13. The method of claim 12 further comprising the step of replacing an erroneous information character in a block with the average of that character in a preceding and following block in the event that errors in two characters of the same block are indicated.
14. The method of claim 13 wherein each character is formed of a plurality of words.
15. The method of claim 14 wherein each word is comprised of n bits such that each character includes m+n bits, wherein m is equal to the total number of bits in plural information or parity words and n is equal to the total number of bits in said error correcting word.
16. A method of receiving encoded two-channel data in the form of interleaved data blocks, each data block being formed of a group of alternate first channel and second channel multi-bit data words, a group of alternate second channel and first channel multi-bit words, respectively, and a group of multi-bit parity words associated bit for bit with said groups of first channel and second channel words in said block, each data block further including an error correcting word associated with and following each group of words, said interleaved data blocks being transmitted as l data blocks with l groups of words from said data blocks being interleaved with each other and with l groups of parity words from said l data blocks separating successive l groups of data words, said method comprising the steps of detecting each error correcting word to provide an error indication for a word included in the group associated with said error correcting word; storing each l group of words in a respective storage means; simultaneously reading said group of alternate first channel and second channel data words, said group of alternate second channel and first channel data words and said group of parity words, all of a common data block, out of said respective storage means; correcting one or more data words in a group with said group of parity words when one or more data words in one group of a data block contain errors; detecting when data words in two groups of a data block contain errors; separating said corrected alternate first channel and second channel data words and said corrected second channel and first channel data words into separate, simultaneous first and second channel words; and replacing an erroneous data word in a channel with the average of the data words in that channel which precede and follow it in the event that errors are detected in data words in two groups of said data block.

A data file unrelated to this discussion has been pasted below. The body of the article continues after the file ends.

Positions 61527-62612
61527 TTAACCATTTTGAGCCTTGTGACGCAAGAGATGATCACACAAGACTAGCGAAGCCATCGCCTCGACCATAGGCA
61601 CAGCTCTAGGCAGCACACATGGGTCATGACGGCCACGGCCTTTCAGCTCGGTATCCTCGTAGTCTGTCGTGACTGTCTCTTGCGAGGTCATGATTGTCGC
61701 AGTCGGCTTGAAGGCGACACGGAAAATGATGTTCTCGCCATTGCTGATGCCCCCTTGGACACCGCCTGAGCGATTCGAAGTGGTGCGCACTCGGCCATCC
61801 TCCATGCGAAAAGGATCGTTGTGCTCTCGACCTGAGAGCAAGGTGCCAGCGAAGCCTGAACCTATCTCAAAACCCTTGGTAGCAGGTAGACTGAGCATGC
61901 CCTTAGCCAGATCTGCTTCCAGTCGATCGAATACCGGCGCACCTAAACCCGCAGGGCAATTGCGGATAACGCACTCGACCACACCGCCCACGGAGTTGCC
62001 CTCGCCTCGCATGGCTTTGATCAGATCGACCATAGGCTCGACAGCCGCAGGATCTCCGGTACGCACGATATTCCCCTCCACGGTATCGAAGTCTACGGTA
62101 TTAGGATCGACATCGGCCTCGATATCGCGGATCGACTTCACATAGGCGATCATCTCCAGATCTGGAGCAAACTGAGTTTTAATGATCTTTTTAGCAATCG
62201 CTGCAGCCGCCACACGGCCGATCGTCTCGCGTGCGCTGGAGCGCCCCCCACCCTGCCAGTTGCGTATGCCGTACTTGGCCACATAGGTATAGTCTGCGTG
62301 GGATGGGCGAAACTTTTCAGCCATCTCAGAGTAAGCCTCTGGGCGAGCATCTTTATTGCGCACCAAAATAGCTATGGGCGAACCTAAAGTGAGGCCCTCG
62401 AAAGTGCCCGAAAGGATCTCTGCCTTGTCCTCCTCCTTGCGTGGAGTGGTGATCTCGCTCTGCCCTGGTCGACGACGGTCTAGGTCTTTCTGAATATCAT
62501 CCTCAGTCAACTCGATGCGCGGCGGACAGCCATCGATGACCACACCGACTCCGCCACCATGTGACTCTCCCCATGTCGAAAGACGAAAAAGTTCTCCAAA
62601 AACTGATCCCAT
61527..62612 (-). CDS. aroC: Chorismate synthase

17. The method of claim 16 wherein each word is formed of n bits and said group of words is formed of m bits.
18. The method of claim 17 further comprising the step of storing the error indication for a word included in a group in the respective storage means in which said group is stored.